Charter for Choice

April

Theresa May has called a General Election

The UK general election on 8th June could change the face of Parliament. We need to ensure that our next MPs – whatever their party – hear the voice of the pro-choice majority and commit to supporting a woman’s right to choose. So we have teamed up with the UK Friends of Planned Parenthood to launch My Pledge Her Choice – an online tool you can use to tell your parliamentary candidates to commit to three key pledges:

1. Protect clinic access and funding for all UK women – including those in Northern Ireland

2. Oppose parliamentary attacks on abortion rights

  1. 3. Support further moves to decriminalise abortion, in line with the Reproductive Health (Access to Terminations) Bill 2017

Women’s rights are on the ballot. We must ensure that our next politicians defend – and extend – women’s reproductive rights. Anything less is not good enough. Email you candidates here – it takes one minute and all you need is your postcode. You can also follow us on twitter here.

Does it matter what our politicians think of abortion?

As the UK election draws closer, the main party leaders’ views on abortion have started to face scrutiny. But do politicians’ personal views matter? bpas’ Director of External Affairs, Clare Murphy, argues not necessarily. What matters is whether they would let their personal convictions stand in the way of a woman’s ability to act on her own.

Irish Citizens’ Assembly calls for change

The Irish Citizens’ Assembly has called for a drastic change to Ireland’s abortion law in a landmark vote. Currently Irish law, which is the strictest of any European country, only permits abortion when a woman’s life is at risk. Women are forced to travel to England for treatment at huge personal and financial cost – or use abortion pills purchased online, risking criminal prosecution. The Citizens’ Assembly has now voted overwhelmingly for constitutional reform, recommending not only that abortion should be legalised in Ireland, but also that it should be accessible regardless of a woman’s reason. Irish writer Grainne Maguire described the vote as ‘more liberal than anyone thought possible’. Whether politicians will act on these recommendations, however, remains to be seen. We urge them to do so.

New maternity rights campaigns

UK charity Birthrights has launched a new campaign this month, which aims to hold NHS Trusts to account if they don’t allow mothers to opt for a caesarean section. They explain in their press release, “The reasons cited by women trying to access caesareans for non-medical reasons include physical damage from a previous vaginal birth, extreme fear of childbirth, emotional trauma after a previously difficult birth or experience of sexual violence or other violent trauma. […] Birthrights wants to hold to account Trusts that do not give women the individual consideration and respect they are entitled to”.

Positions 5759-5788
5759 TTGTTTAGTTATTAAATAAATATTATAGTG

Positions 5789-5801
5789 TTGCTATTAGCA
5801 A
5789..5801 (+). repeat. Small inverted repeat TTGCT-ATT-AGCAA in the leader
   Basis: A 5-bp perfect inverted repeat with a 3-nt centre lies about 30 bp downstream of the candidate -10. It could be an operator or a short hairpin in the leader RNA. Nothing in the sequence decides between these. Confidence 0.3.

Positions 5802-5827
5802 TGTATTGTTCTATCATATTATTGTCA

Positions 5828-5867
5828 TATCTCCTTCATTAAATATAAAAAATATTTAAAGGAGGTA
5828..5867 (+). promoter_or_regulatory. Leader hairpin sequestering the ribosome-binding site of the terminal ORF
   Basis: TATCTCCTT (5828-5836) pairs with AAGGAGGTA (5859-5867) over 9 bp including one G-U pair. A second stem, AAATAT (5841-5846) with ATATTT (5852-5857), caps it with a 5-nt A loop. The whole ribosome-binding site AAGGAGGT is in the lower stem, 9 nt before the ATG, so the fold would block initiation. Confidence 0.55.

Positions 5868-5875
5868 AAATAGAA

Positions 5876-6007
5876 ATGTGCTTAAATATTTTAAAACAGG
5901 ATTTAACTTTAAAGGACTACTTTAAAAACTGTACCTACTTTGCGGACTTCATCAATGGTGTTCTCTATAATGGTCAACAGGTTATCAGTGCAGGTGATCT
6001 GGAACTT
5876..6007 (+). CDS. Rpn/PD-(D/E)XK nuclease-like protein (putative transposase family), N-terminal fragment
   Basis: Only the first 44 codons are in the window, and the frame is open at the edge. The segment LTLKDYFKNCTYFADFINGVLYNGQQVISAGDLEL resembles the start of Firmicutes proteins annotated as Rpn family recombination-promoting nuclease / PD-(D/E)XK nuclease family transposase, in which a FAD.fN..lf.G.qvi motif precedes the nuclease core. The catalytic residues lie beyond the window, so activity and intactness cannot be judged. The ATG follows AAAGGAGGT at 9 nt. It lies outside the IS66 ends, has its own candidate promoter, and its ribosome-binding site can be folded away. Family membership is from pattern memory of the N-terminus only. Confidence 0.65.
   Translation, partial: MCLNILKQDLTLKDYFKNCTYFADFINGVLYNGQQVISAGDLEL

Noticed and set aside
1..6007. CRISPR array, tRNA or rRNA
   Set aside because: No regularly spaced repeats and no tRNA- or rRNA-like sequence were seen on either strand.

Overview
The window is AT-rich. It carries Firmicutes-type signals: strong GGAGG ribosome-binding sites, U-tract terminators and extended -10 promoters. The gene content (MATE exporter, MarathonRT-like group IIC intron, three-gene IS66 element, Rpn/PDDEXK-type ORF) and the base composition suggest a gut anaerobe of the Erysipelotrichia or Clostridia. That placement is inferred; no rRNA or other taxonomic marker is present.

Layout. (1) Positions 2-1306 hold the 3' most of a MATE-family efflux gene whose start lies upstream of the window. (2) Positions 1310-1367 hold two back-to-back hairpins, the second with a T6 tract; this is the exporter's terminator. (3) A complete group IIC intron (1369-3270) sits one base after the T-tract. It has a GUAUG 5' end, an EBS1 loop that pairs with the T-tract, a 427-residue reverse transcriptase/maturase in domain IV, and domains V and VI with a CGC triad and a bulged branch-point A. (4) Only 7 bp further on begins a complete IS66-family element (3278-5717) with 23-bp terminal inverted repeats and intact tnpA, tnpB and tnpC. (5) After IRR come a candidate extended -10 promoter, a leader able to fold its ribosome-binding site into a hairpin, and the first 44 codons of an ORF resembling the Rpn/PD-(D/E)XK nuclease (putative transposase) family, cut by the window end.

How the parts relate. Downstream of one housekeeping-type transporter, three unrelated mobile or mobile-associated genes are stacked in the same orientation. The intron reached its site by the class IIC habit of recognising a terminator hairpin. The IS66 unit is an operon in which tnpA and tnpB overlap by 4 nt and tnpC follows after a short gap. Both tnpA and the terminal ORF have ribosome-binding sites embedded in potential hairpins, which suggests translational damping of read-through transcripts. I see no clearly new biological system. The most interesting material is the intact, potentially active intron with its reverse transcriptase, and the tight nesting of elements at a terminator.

Meanwhile, Mumsnet has launched a new campaign called ‘Better Postnatal Care: Aftercare, not Afterthought’. Their aim is to focus on several key areas of postnatal care including women’s experiences in hospitals on postnatal wards, maternal mental health, breastfeeding advice and birth injury support. The announcement comes as the Observer featured a harrowing personal account of childbirth and post-traumatic stress disorder, which highlighted the failings of some support services.

Policing pregnancy: alcohol guidelines causing unnecessary worry

This month it emerged that alcohol guidelines for pregnant women may be causing more harm than good as, together with academics and women’s rights advocates, we warned that the official advice to abstain from drinking altogether goes too far, causing needless anxiety. The current advice that even low levels of alcohol can damage a pregnancy is not supported by robust evidence. To overstate the dangers in such a way betrays a mistrust of women and their ability to understand risk, and causes needless alarm, with some women reporting they felt so anxious that they considered aborting a wanted pregnancy, for fear of having damaged the foetus. We discussed pregnancy surveillance, judgement and guilt earlier this month at our conference at Canterbury University, entitled “Policing Pregnancy: who should be a mother?”.

Champions in the news

This month we congratulate Dr Patricia Lohr, bpas’ Medical Director, for her address to the Citizens’ Assembly in Ireland. Lohr presented to the Assembly on the legal framework around abortion and how this impacts on Irish women’s experience of abortion care. You can watch her presentation online here. Well done, Patricia!